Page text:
ZOOTROPOLIS (2016)

Even if you disregard the relatively consistent quality of its Pixar co-productions, Disney itself has been on a hot streak with animated features over the past few years. 2009’s The Princess and the Frog was the last film from Walt Disney Animation Studios that could arguably be called a dud, but was soon followed by hits like Tangled, Wreck-It Ralph, Frozen, and Big Hero 6—all films that demonstrate a serious creative resurgence. With Zootropolis (known as Zootopia in the US and elsewhere), Tangled director Byron Howard joins forces with Ralph’s Rich Moore for a film that’s far more than just another sign of Disney’s recent quality—it’s up there with the very best what they’ve had to offer just lately.

You may think that cute talking animals are a safe bet and well-worn material for the studio at this point, but there’s much more to Zootropolis—that proves it isn’t playing it safe, and this is both a riotously hilarious movie and one with much more going on beneath the surface to make it a compelling and challenging watch. In terms of Disney’s ability to be innovative, it’s working on the same level as the gloriously imaginative Wreck-It Ralph; creating a richly-drawn world and filling it with characters and constructs that feel real and consequential, while also delivering sight gags, visual humour, and witty one-liners at an astonishingly quick pace.

zootropolis

The narrative follows the buddy cop playbook fairly closely; it tells the tale of Judy Hopps (Ginnifer Goodwin), the first rabbit to ever qualify to be a police officer in the metropolitan mammal city of Zootropolis. Her sceptical superior Chief Bogo (Idris Elba), a bad-tempered buffalo, assigns her to parking duty immediately, and she meets Nick Wilde (Jason Bateman), a con artist fox, pulling scams while she’s out on the job. Despite Bogo’s doubts of her abilities due to her small stature and Nick’s undermining of her authority, she soon finds a way to get herself working on a high-profile missing animal case, securing the reluctant help of Nick so that she can get to the bottom of what’s going on.

Where the film’s intelligence becomes clear is in how it handles the different mix of animals living within the city, confidently showing how “predators” and “prey” now co-exist and have grown beyond their former wild nature to create a seemingly utopian society. Even in what appears to be relative harmony, though, it becomes all too clear that tensions between the groups have existed for a long time, and it makes for a straightforward parallel to racial discrimination that is surprisingly nuanced and fascinating.

zootropolis

The film looks at how both groups are disadvantaged by a narrow worldview, and how opinions established in childhood by bullies can shape a life where you feel forced to take on a particular role. There’s a lot of thoughtful stuff going on here, and even if it doesn’t always make for the tidiest comparison to race relations in the real world, it’s challenging its young audience to consider the complexities surrounding these issues.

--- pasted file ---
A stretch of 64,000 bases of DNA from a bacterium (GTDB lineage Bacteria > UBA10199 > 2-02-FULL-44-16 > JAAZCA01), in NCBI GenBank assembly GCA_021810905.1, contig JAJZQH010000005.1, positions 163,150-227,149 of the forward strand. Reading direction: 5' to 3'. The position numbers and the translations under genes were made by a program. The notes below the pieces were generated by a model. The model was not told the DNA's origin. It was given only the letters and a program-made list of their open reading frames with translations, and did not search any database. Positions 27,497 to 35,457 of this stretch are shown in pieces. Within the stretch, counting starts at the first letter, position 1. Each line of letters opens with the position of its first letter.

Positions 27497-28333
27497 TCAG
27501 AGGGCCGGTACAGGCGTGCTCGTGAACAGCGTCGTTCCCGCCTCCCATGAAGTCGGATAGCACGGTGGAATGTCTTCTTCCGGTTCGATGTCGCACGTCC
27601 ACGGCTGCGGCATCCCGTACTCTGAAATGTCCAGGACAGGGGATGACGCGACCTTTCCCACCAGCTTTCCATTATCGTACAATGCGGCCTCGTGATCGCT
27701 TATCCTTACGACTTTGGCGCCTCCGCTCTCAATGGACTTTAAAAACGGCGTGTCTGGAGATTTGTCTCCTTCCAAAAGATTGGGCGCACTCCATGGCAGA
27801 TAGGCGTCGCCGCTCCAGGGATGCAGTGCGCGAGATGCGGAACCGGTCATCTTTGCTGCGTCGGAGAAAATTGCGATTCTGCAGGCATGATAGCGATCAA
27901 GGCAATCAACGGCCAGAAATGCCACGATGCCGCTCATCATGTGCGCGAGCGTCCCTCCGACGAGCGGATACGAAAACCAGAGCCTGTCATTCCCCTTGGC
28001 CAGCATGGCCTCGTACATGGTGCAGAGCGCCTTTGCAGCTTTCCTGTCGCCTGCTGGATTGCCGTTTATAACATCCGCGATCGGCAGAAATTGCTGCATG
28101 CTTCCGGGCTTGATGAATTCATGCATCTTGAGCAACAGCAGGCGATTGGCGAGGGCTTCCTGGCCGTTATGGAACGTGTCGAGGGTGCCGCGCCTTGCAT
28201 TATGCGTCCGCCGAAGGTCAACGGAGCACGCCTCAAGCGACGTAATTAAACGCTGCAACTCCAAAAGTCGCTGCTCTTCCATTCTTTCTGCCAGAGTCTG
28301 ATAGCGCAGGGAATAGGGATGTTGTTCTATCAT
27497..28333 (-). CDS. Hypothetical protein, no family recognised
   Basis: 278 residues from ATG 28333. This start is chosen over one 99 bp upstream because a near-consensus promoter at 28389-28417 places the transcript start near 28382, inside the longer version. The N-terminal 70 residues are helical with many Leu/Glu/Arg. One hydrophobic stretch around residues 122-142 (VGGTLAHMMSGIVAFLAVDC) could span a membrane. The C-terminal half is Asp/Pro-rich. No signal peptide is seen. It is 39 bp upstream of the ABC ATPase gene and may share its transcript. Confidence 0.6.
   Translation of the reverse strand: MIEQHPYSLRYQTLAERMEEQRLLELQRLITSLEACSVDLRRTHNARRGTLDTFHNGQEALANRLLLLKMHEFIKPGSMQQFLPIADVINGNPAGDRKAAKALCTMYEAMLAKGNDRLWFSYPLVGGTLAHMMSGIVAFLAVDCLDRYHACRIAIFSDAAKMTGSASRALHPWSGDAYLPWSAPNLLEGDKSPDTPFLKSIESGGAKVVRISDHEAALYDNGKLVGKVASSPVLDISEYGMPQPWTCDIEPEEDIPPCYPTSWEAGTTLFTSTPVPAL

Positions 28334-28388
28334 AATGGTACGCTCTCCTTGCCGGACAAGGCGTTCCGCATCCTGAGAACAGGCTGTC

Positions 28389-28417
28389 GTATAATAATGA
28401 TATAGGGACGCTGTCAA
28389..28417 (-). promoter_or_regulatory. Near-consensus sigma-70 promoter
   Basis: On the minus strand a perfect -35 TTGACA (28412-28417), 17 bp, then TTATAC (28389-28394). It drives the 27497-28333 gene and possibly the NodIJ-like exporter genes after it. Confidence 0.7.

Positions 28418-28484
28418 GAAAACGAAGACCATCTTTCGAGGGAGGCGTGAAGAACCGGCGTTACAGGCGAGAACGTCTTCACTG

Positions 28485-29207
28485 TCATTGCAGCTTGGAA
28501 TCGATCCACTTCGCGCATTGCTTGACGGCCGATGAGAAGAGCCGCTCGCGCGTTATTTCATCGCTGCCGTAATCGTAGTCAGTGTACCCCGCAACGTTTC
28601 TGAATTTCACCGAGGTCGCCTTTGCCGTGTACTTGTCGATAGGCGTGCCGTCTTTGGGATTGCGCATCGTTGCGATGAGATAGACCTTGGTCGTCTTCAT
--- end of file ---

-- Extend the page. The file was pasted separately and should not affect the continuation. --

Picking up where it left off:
What’s most impressive is that it does all of this while being a highly entertaining watch, too. None of its social commentary comes off as preachy, and is integrated so well into the world that it doesn’t take you out of the moment when watching the film. It may actively be all about stereotypes, racial injustice, and a whole range of very political issues, but it’s never about those things in such a way that detracts from an immensely enjoyable film. The characters are charming, the world bursts with life and inventiveness, and the humour is ever-present and incredibly effective.

zootropolis

While certain jokes are more likely to get a laugh from adults in the audience (and kids are unlikely to recognise just how much of this is about the political landscape we live in), much of what’s fun about this film comes as a result of its intricate world-building and its multi-layered approach to comedy, so that visual humour is largely prioritised and audience members of any age will be in on the joke. The film does much more than just have talking animals directly take the place of humans, too, and it cleverly envisions what an animal world might actually look like, complete with particular animals using their own individual abilities in specific and often very amusing ways.

It goes without saying that the voice cast is excellent. Goodwin and Bateman make for a terrific buddy cop duo, and Idris Elba’s line readings are absolutely perfect. Beyond those core cast members, you’ve got the enviable talents of J.K Simmons, Jenny Slate, and Alan Tudyk, too, and Shakira even has a role as Gazelle, a much loved pop singer whose music all of characters seem to listen to.

Ultimately, Zootropolis deserves to be Disney’s next big hit for all the right reasons. It showcases ambition and fascinating thematic relevance in a way that few of its films have managed, and is a great deal of fun to boot. It’s as good as anything that’s carried the Disney brand in recent years, if not better, and it takes the all too familiar construct of having walking, talking animals who act like humans and finds new ways to spin the story while delivering plenty of laughs and excellent character-driven storytelling.

Cast & Crew

director: Byron Howard & Rich Moore.

writers: Jared Bush & Phil Johnston.

voices: Ginnifer Goodwin, Jason Bateman, Idris Elba, J.K. Simmons, Tommy Chong, Octavia Spencer, Jenny Slate & Shakira.

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